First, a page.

Before joining teachers in attacking performance-related pay, governors should consider how the Government's proposals might benefit pupils, says Bob Doe
THE Government's proposals for improving the pay of good teachers raise many unanswered questions. But they deserve a more constructive examination by governors than Jane Phillips offered on these pages last week ('Wrong answer, right question', TES, October 29).
Before concluding that it won't work, governors - who represent all school stakeholders - ought to ask how teachers' pay should be organised to benefit pupils as well as to satisfy teachers. What do they want pay arrangements to achieve, and what are the alternatives?
There are at least six important aims for any system for paying teachers, some of which Jane Phillips clearly shares:
to recruit and retain graduates of sufficient calibre;
to motivate them (or at least not demotivate them) to teach to the best of their abilities;
to encourage them to take responsibility for their pupils' learning;
to encourage them to continue to improve their own skills and understanding;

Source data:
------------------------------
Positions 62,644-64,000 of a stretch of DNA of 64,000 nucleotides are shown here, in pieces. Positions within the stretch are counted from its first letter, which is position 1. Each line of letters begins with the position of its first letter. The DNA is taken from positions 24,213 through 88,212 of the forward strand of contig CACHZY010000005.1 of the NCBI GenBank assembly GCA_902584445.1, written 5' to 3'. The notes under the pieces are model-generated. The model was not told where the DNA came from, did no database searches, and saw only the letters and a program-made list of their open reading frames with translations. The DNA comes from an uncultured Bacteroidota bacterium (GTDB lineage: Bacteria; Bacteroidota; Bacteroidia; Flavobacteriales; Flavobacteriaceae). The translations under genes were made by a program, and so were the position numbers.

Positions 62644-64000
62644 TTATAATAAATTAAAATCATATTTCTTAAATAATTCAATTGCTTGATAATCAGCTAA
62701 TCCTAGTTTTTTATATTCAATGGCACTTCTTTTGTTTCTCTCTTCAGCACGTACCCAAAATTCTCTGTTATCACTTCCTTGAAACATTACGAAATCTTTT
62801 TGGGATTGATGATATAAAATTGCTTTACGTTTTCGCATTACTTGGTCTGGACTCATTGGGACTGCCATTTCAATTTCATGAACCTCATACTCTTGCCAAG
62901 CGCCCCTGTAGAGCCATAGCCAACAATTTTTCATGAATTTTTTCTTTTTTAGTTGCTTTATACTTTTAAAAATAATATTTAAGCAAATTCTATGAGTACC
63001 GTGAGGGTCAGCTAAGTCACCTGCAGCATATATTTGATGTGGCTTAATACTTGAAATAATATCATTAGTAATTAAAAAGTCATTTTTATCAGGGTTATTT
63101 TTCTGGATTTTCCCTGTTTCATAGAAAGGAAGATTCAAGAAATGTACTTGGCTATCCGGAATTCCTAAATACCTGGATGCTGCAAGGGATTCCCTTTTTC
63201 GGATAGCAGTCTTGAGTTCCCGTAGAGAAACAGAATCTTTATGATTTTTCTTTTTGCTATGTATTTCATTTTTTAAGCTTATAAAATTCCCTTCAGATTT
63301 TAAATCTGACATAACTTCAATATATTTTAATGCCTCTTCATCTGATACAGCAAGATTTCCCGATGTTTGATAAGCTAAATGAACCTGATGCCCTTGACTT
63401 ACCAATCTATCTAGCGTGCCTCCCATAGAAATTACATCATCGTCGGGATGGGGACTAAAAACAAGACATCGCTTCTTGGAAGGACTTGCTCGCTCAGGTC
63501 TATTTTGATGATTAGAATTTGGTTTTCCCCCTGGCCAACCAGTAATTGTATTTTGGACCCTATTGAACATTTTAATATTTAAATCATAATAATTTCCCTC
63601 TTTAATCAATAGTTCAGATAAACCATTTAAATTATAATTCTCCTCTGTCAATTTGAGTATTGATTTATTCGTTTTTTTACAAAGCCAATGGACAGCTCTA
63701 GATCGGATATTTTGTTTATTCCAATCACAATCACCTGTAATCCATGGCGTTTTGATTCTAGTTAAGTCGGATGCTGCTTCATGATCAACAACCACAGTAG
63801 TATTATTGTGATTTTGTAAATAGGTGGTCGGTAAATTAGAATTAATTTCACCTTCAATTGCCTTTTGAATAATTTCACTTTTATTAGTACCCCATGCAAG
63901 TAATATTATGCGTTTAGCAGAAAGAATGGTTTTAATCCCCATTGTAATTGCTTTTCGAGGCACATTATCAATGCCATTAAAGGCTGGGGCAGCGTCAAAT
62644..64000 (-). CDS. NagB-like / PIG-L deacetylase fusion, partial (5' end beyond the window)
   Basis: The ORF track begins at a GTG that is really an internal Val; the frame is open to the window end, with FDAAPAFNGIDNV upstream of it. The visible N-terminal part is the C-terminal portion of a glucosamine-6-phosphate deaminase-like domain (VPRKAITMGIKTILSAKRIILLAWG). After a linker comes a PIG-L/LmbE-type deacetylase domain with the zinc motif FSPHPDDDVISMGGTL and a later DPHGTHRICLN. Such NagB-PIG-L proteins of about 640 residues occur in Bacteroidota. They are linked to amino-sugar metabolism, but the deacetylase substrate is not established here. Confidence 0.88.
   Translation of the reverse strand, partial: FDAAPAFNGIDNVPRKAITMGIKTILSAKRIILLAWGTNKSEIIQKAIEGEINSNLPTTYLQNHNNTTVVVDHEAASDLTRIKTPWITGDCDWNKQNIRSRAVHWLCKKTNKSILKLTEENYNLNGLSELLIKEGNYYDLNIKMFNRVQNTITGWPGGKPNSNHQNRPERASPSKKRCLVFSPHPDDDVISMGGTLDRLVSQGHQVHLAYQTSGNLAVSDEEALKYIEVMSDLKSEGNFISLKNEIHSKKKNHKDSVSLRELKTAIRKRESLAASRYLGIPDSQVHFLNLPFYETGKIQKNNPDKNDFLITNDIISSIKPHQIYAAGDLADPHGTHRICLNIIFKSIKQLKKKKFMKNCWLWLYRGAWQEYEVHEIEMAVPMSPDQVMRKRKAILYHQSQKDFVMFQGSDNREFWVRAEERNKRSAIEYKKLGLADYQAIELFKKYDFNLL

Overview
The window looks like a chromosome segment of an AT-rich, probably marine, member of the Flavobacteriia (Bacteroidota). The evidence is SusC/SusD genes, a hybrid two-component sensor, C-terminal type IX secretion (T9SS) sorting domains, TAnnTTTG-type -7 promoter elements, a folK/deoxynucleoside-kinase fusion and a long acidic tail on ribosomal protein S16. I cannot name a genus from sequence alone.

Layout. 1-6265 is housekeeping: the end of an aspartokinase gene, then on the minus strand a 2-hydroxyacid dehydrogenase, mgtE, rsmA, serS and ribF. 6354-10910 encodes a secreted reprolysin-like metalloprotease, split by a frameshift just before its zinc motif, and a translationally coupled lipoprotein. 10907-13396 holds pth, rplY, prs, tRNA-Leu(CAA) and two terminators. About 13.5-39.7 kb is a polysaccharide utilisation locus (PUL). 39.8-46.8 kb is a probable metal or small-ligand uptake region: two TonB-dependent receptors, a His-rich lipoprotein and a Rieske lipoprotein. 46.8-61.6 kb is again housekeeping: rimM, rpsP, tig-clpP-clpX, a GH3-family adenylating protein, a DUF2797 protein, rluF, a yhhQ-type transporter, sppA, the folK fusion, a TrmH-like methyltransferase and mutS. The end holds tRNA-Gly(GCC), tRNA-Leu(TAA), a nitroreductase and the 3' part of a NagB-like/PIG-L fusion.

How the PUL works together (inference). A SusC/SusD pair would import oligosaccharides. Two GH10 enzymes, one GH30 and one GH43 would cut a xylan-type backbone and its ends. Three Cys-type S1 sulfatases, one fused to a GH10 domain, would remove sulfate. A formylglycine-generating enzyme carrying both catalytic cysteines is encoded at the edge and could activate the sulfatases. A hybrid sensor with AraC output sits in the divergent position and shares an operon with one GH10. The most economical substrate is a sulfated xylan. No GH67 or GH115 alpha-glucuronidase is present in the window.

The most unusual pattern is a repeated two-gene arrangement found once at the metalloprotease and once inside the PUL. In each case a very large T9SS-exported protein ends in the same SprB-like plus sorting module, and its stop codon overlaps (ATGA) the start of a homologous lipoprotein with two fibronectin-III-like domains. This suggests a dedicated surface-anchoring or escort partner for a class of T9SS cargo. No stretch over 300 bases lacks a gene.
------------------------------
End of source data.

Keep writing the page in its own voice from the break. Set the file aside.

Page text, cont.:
to encourage joint effort and teamwork with other staff;
to be fair and consistent.
How well does the present system meet these requirements?
It is clearly not attracting or keeping enough able graduates. Nor, since all teachers are paid the same regardless of how hard they work, can it be said to be motivating them to improve. In fact it puts a premium on administrative or management work outside the classroom.
All teachers do, of course, accept some responsibility for pupils' learning. But the way they are paid now does not encourage this or the development of their professional skills.
Jane Phillips argues that paying some teachers more on the basis of their performance will undermine teamwork. But the present system, far from paying all the same, pays teachers at different rates for the same job.
Annual increments mean one ordinary class or subject teacher can earn as much as pound;8,535 more than another in the same school irrespective of the quality of their work, simply because one has done the same job seven years longer.
That may be acceptable because all teachers know they will eventually benefit equally, or because more experienced teachers tend to be better (though not always). But either way it demonstrates that you do not have to pay people the same to get them to work as a team.